Wisdom Tooth Extraction
The teeth usually called “wisdom teeth” are third molars, and they are typically the last four teeth to emerge from the gums. For most people, their wisdom teeth erupt when they are somewhere between the ages of 17 to 25 years old. This stage in life, the end of adolescence and the beginnings of young adulthood, often brings a new level of maturity, which is where the name “wisdom teeth” originates.
How Do I Know If I Need My Wisdom Teeth Removed?
Before your 904 Dental Care dentist makes a diagnosis and treatment recommendation, a comprehensive examination of your mouth is necessary. The dentist can look at the wisdom teeth and the teeth surrounding it to determine if there is a need to perform the removal, whether to solve an existing problem or prevent a future one. To get the full picture of what is going on, your dentist will take digital panoramic X-rays to check out the teeth’ position and surrounding bone and any other underlying issues, such as tooth decay or degradation.
At 904 Dental Care, we typically recommend that our patients be evaluated early on for wisdom teeth issues – ideally, in their mid-teenage years. Catching problems before they become especially severe is the best way to prevent more widespread damage and achieve optimal treatment results. Keep in mind that a comprehensive exam is the only way for patients of any age to know the full extent of their situation and for your dentist to make appropriate treatment recommendations.
How Does Wisdom Teeth Removal Work?
The procedure is usually performed in an office surgery setting using one or more of the following depending upon the degree of impaction and other factors:
- Local anesthesia
- Nitrous oxide sedation with local anesthesia
- Oral sedation with local anesthesia
- IV sedation with local anesthesia
- All of our 904 Dental Care dentists who perform wisdom teeth removal surgeries have been specifically trained to do so and have plenty of experience in the field.
- No overnight stay is necessary.
- Once the procedure is over, we will send you home with instructions on how to best care for yourself during your recovery. If you require any medication for discomfort, pain, or swelling, we will prescribe that as well.
Why Do So Many People Have Their Wisdom Teeth Removed?
First of all, not everyone has to have their wisdom teeth taken out. But this is indeed a widespread procedure.
For many people, there is simply not enough space in the mouth to accommodate the wisdom teeth once they begin to come in. If the tooth has nowhere to go, it can get stuck in the gums in a potentially bad way. This phenomenon is called an “impacted tooth,” and it can lead to problems such as:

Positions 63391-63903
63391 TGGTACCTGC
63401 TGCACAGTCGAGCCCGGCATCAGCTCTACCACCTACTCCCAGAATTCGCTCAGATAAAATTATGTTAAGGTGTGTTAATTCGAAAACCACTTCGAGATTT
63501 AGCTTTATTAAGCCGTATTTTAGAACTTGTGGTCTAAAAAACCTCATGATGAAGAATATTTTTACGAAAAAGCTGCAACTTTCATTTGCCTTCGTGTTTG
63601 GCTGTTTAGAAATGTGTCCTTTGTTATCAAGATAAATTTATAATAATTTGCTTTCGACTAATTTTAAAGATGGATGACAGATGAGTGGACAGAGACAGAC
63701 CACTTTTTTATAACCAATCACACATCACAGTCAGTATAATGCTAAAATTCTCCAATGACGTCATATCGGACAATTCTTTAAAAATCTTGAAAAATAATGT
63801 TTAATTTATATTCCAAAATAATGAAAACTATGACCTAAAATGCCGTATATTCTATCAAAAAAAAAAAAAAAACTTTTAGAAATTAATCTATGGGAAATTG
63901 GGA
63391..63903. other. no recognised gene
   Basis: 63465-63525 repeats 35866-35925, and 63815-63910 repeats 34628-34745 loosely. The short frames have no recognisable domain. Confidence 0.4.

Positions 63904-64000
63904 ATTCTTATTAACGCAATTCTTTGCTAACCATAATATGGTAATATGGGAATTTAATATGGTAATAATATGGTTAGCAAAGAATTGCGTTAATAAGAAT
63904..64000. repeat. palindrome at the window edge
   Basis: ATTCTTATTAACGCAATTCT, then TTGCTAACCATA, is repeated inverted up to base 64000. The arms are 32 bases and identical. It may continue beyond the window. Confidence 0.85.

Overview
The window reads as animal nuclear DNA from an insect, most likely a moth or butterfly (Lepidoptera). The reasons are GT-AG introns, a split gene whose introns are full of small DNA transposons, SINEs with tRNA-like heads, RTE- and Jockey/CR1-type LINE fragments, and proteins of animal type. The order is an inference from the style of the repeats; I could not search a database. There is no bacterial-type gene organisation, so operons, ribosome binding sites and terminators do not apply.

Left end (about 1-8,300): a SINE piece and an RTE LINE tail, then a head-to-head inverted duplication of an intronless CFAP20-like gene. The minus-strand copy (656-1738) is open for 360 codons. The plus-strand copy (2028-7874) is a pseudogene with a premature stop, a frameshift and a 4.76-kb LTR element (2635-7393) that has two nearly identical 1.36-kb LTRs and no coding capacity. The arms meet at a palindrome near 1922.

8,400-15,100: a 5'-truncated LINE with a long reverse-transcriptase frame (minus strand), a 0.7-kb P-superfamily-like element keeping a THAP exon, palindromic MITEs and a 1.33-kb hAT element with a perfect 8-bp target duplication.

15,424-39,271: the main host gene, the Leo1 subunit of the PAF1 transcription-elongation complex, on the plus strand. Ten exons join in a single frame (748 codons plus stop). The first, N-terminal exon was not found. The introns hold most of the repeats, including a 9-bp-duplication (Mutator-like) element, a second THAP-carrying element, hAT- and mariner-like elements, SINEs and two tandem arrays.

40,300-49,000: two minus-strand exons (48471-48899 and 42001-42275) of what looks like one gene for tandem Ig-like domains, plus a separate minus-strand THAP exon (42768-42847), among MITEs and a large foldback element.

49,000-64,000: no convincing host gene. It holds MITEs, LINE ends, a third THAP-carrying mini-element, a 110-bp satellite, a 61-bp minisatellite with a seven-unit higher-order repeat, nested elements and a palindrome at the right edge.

- Cysts or tumors
- Harm to other nearby teeth.
- Periodontal problems
- Caries and infection on the wisdom tooth or tooth next to it.
- Abscess of gingiva around the wisdom tooth
- Limited mouth opening
How Does an Impacted Tooth Become "Stuck"?
Depending upon exactly how the impacted tooth is situated within the jaw, it can be “stuck” in one of the following ways:
- Soft tissue impaction – the top of the wisdom tooth (aka the crown) has come up through the bone, but it is partially or even totally obstructed by the gum tissue. In these cases, the patient often has a tough time keeping the area clean, leaving them vulnerable to food getting stuck below the gum, leading to tooth decay or infections, both of which are painful.
- Partial bony impaction – another type of impaction that is particularly susceptible to infection. In these cases, the tooth has begun to make its way out from below the bone’s surface, but part of the crown is still located underneath the gingiva or gum tissue.
- Complete bony impaction – this means that the wisdom tooth has not erupted at all from the jawbone. In these cases, getting at the wisdom teeth to remove them is much more complicated, so such cases require a different approach.
Our dentists here at 904 Dental Care recommend wisdom tooth removal in cases where the patient is experiencing active discomfort, pain, decay, infection, or swelling, and in some cases, to prevent these symptoms from occurring in the first place.
I Have At Least One Impacted Wisdom Tooth. Why Not Just Leave It Be?
When left untreated, impacted wisdom teeth can create several different problems, including but not limited to:
- Infection – when food and bacteria get stuck underneath the gums, infection can occur. Infections are, of course, usually painful and sometimes dangerous.
- Damage to neighboring teeth is a fairly common issue where the second molars, located next to the wisdom teeth, are damaged through their proximity to the impacted tooth. Some of the ways that the second molars could be damaged include gum disease, cavities, bone loss, and even damage to the root of the tooth in front of it.
- Disease – in rare cases, the parts of the mouth near the impacted wisdom tooth can develop tumors or cysts.
- Tooth crowding – some people think that impacted wisdom teeth can put pressure on the other teeth that have already erupted to the point that they become misaligned or “crooked.” There is no universally accepted dental opinion on this theory, and no scientific studies have ever proven it to be true. However, since many people do believe this, we find it worth mentioning here.